The Fabulous Flying Frog Birdhouse

December 30, 2007

There it was, Christmas morning, and I had 100 miles to drive to work and an interview for the story I would be writing for the next day’s paper.

At the newspaper where I work, everybody has to work one of the holidays, and Christmas is mine.

It’s a short shift, so it’s not as bad as it might be.

I was running late, but the patriarch of the house, Sue’s son, insisted that I should open my gifts before I darted out the door for the drive from Baltimore to Harrisburg.

I’m glad I did. If I’d left, I’d have gone through the whole day without knowing about the frog.

That morning, the usual suspects poised around the tree with age-appropriate decorum, from the mellow familial glow of the adults and older children, to 12-year-old Tristan’s barely-bridled anticipation, which I can only liken to that of a young piranha downstream from a wounded deer.

Like most guys, I prefer toys to things like clothing. As one gets older, as I have done, one’s range of toys expands and matures, so that I can receive, as I did this year, a rechargeable power screwdriver and take great delight in it.

There were some other gifts, equally as sensible. And then Sue handed me a box large enough to hold, say, an inflated football.

“This one’s from Wendy,” she said, perhaps by way of warning.

Wendy is one of her two sisters. They live in California.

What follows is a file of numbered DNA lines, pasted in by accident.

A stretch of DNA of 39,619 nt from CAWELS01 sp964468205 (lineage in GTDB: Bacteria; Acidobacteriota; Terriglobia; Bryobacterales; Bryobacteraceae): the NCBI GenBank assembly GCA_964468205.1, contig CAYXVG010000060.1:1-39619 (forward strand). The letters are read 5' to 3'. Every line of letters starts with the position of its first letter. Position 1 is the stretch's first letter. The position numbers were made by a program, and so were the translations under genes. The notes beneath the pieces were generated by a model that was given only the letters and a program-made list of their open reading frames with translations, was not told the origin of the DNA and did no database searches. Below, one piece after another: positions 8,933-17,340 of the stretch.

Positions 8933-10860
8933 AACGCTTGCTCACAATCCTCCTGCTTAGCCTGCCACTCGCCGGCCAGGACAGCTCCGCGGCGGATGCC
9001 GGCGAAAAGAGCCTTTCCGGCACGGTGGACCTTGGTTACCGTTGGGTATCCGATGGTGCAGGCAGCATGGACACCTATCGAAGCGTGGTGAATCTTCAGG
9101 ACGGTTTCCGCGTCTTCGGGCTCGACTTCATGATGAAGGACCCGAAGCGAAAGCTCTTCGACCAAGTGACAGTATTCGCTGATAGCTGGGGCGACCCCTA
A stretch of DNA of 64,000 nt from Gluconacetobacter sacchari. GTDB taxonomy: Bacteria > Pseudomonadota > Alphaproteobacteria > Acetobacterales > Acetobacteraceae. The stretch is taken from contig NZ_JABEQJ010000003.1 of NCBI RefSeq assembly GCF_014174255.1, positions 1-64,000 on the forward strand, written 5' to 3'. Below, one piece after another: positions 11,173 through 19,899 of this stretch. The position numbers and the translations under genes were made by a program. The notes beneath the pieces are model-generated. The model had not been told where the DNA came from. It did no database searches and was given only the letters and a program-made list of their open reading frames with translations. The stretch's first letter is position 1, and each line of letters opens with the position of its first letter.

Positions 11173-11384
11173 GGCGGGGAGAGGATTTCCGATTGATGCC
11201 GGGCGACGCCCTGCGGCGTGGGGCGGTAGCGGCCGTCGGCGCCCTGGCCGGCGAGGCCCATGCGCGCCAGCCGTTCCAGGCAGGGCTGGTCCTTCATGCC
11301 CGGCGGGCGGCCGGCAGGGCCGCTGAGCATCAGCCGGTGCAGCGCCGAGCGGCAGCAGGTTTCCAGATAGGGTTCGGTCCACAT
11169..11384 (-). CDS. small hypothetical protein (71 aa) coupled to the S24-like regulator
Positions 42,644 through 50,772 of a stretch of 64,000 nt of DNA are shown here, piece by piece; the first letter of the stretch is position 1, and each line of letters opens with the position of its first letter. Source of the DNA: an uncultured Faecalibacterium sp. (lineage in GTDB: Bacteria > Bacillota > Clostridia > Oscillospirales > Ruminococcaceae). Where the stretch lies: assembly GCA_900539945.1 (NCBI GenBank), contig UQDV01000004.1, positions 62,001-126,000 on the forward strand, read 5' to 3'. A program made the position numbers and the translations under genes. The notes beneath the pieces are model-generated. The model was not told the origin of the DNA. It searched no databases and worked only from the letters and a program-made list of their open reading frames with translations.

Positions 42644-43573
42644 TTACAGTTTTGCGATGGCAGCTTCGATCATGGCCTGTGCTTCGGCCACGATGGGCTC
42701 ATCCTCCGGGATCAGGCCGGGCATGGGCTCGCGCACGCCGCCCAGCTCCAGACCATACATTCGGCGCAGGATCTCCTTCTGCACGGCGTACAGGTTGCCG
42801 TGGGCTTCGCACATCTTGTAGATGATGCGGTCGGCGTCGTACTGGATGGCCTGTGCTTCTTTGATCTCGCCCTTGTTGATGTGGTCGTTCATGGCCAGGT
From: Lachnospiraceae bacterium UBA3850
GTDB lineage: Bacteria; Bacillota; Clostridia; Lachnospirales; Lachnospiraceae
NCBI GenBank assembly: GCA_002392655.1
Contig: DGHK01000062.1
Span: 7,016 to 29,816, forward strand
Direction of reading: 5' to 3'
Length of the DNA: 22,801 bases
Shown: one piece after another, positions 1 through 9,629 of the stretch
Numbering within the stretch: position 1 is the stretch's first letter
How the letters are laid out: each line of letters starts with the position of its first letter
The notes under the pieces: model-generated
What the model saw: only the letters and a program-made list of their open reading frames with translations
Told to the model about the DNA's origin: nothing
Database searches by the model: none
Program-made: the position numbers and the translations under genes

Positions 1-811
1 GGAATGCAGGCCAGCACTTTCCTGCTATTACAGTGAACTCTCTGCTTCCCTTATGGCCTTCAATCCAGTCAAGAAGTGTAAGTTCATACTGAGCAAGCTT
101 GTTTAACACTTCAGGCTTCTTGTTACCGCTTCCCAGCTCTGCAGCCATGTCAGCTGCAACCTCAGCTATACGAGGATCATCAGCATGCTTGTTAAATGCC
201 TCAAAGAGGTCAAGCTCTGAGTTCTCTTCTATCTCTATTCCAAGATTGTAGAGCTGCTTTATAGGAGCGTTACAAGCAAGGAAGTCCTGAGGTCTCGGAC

She’s good people. But California is, well, California. Even those of us who grew up in the Deep South, where just plain loony people and actions are thought of as part of the local charm, wonder about those folks out there in California. In my several visits to the place, I confess, I was always on the lookout for somebody to do some damnfool crazy thing. Like anybody else, I watch TV, so I know about these things. Nobody ever did. I figure my timing was just off.

Anyway, so there was the package, in light blue holiday paper, a lacy white ribbon enwrapping the whole. I slipped the ribbon off, peeled away the paper, and sliced the clear shipping tape from the box lid, and carefully lifted it.

flyingfrog2-1.jpgflyingfrog.jpg

Two eyes bugged out at me from a chartreuse background. A very wide chartreuse background, a kiwi cloud.

I squinted in the dimness. It was….

….a frog. Wendy had sent me a very tubby, very green frog. But what’s this at its nether end, protruding from its little froggy butt?

A feathered tail. I looked north. The froggy’s front feet were feathered, too, and spread- er, -eagled, as though in flight.

A flying frog?

And then, on the side, I saw a round hole, about an inch-and-a-half across, with a little peg sticking out below it.

A flying frog birdhouse.

I can’t wait ‘til spring so I can hang it. And sorry, I can’t tell you where to get one for yourself. The frog itself was made in China, possibly from lead (just kidding.) I looked up the company name online, “Pacific Rim…The Company for All Seasons.”

Unfortunately, Pacific Rim has run out of seasons, and gone into receivership. So, there may be a whole warehouse full of flying frog birdhouses somewhere in Seattle. But I don’t know where.

You will just have to live with your envy.

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One Response to “The Fabulous Flying Frog Birdhouse”

  1. Lonnie said

    I loved your Christmas story of receiving The Flying Frog birdhouse as a gift. Problem is…. I LOVE the birdhouse and as you stated Pacific Rim is out of business. Any chance that you received info on where to purchase the birdhouse? I appreciate your time.
    Lonnie

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